My Lords, given the Government’s commitment to reducing the number of Members of this House, and faced with the rapidly increasing numbers, is there any intention to learn from the splendid example of these Benches and to bring in a facility to enable Members of the House to retire or to petition for the withdrawal of the Writ of Summons?
My Lords, there is certainly a proposal, which we shall be debating in the next couple of weeks, for permanent voluntary retirement for all Peers. I am not entirely sure that that will include Members on the spiritual Benches of the right reverend Prelates, who of course retire from this House not entirely voluntarily but when they reach their 70th birthday.
On Tuesday, the Leader of the House was emollient and relaxed about when the Joint Committee should report, the date being 28 February, as in the Motion that was passed, yet he has just told us that it is quite possible that a Bill could become an Act in the second Session of this Parliament and that this House could be on its way to being fully elected in the next Session. It seems to me that there is a bit of a conflict between his not worrying too much about the Joint Committee reporting by 28 February and his talking almost in the same breath about a Bill being introduced in the Session that begins next May. Can we again have it from his own mouth that he is quite relaxed about a committee of this significance taking a reasonable amount of time to reach its conclusions?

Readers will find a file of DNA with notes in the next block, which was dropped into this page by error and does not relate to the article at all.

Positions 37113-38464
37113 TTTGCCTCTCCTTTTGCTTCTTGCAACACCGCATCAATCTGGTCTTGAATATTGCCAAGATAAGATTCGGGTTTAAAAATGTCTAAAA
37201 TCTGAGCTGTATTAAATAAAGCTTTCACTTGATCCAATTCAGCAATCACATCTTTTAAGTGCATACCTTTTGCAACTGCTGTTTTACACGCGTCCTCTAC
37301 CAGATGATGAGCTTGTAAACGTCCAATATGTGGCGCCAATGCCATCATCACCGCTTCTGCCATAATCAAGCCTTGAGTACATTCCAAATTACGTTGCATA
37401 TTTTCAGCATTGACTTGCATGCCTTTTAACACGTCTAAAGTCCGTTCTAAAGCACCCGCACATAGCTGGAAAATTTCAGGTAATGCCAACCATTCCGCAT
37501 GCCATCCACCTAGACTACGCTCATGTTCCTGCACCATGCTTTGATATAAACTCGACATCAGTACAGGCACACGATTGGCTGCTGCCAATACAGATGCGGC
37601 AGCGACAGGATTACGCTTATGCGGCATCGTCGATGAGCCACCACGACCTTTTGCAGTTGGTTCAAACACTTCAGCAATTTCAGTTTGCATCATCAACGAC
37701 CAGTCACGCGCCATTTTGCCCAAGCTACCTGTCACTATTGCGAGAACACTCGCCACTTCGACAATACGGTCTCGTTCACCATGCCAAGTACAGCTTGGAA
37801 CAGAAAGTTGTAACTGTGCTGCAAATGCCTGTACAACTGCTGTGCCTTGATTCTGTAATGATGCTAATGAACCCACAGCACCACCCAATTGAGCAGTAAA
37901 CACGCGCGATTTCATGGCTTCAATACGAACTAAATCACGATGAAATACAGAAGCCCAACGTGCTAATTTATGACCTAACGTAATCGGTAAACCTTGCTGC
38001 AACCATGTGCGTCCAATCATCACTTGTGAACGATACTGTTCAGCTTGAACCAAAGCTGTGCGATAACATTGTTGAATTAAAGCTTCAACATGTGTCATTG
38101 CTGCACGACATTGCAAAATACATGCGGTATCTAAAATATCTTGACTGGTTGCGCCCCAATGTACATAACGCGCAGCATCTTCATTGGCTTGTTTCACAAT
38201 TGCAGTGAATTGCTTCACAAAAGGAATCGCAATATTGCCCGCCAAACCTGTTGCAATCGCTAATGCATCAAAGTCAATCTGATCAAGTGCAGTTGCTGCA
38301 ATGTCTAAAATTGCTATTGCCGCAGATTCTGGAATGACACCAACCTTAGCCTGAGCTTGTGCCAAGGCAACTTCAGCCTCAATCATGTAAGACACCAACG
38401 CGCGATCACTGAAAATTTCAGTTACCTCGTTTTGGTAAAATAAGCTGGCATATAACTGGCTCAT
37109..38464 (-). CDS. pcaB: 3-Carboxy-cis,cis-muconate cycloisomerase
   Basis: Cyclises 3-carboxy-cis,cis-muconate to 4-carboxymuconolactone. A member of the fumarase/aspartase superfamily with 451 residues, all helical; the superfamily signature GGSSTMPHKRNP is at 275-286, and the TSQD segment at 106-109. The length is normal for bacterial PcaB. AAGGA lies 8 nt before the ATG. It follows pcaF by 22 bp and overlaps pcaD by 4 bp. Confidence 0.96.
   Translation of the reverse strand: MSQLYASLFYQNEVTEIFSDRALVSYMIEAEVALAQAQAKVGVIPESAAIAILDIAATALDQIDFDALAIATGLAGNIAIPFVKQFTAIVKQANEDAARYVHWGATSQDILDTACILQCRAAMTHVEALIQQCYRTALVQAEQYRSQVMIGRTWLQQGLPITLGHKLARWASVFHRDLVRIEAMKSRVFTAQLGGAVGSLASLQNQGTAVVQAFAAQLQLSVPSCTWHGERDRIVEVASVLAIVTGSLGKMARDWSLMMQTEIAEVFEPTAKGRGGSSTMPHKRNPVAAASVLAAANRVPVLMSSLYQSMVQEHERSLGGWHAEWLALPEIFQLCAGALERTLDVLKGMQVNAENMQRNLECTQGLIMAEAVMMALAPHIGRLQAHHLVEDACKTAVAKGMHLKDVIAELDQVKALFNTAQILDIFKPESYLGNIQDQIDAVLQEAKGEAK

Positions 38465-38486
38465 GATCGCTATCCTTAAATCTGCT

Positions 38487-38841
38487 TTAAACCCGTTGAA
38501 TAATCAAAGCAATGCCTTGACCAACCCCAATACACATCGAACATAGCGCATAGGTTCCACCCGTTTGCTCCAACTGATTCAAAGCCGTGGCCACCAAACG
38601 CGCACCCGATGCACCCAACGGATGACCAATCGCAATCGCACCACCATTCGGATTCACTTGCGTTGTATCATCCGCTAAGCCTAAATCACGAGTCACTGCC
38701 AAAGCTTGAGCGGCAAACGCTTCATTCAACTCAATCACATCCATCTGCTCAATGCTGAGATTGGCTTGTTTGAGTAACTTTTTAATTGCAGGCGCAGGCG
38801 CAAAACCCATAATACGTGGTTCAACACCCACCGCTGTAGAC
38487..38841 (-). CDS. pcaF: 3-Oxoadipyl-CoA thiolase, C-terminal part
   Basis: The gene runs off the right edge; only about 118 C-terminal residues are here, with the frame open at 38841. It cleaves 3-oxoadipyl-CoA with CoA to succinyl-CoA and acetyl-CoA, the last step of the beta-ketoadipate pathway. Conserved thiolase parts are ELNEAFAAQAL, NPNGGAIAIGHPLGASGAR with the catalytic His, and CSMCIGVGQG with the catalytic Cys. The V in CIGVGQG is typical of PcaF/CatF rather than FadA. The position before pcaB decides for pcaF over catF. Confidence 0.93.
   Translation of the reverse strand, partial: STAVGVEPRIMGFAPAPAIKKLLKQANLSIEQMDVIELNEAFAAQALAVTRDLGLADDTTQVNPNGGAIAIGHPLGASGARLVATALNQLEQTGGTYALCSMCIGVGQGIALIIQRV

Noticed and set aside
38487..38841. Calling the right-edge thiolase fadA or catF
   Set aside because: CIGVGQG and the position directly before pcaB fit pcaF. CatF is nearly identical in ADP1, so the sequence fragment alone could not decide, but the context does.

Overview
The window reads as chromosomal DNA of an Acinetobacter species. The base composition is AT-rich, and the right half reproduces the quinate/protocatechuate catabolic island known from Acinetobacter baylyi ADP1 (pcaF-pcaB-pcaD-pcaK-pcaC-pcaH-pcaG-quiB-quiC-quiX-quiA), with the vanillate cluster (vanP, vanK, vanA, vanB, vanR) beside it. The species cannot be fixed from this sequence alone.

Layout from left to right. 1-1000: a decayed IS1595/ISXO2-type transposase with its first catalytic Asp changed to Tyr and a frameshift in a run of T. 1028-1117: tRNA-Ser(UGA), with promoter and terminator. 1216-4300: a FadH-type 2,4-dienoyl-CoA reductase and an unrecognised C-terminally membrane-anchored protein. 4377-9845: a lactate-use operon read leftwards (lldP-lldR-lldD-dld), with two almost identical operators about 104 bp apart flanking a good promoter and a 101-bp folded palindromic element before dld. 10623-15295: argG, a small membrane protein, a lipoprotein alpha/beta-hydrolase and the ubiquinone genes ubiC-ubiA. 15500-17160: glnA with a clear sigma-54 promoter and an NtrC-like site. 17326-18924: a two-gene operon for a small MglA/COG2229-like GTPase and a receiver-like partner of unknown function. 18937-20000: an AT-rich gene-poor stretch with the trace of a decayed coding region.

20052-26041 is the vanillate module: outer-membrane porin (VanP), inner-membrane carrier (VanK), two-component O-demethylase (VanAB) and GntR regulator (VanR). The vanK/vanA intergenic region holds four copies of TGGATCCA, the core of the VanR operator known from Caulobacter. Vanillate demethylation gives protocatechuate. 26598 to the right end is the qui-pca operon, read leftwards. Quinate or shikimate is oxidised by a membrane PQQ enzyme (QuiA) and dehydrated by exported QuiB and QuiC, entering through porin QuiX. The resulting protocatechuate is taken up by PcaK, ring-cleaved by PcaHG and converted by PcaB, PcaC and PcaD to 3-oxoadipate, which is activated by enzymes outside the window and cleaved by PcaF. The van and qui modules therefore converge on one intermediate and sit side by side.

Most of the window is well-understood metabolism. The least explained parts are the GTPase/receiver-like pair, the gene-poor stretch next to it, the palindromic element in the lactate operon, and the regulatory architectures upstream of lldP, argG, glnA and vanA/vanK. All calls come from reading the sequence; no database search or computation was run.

Although it is rather flattering to be called emollient and relaxed by the noble Lord, what I actually said earlier this week was that it was entirely in the hands of the Joint Committee when it decides to report back to both Houses. I hope that it will do that as quickly as possible. The words that I used in response to my noble friend Lord Steel were, “given a fair wind”. If the committee were to report and the Government were to decide to go ahead with a Bill, it could be in place by the end of the next Session.
My Lords, can my noble friend explain why the Government are sending out a message that they are against reform of this Chamber, for which there is substantial support and which is set out in the Steel Bill, and are instead going headlong down a path towards what can only be described as abolition of this House?
My Lords, this is where we get into a discussion about semantics. The Government are mad keen on reform. That is why they published their Bill. My noble friend Lord Steel’s Bill would create a wholly appointed House. I remind the House that no major political party stood at the last election in favour of those plans. All political parties stood for a wholly, or largely, elected House.
My Lords, the next part of the “mad keen” process will be consideration of the draft Bill by the Joint Committee. Can the noble Lord the Leader say whether all proceedings of that committee will be in public and whether all the papers pertaining to that committee will be made available to the public?
My Lords, I understand that it is normal for these sorts of Joint Committees to hear evidence and deliberate in public. I suppose that it is up to the committee exactly what rules it decides on. No doubt those who sit on it and whoever chairs it will take into account this debate and, if representations are made, I am sure that they will wish to be as open as possible.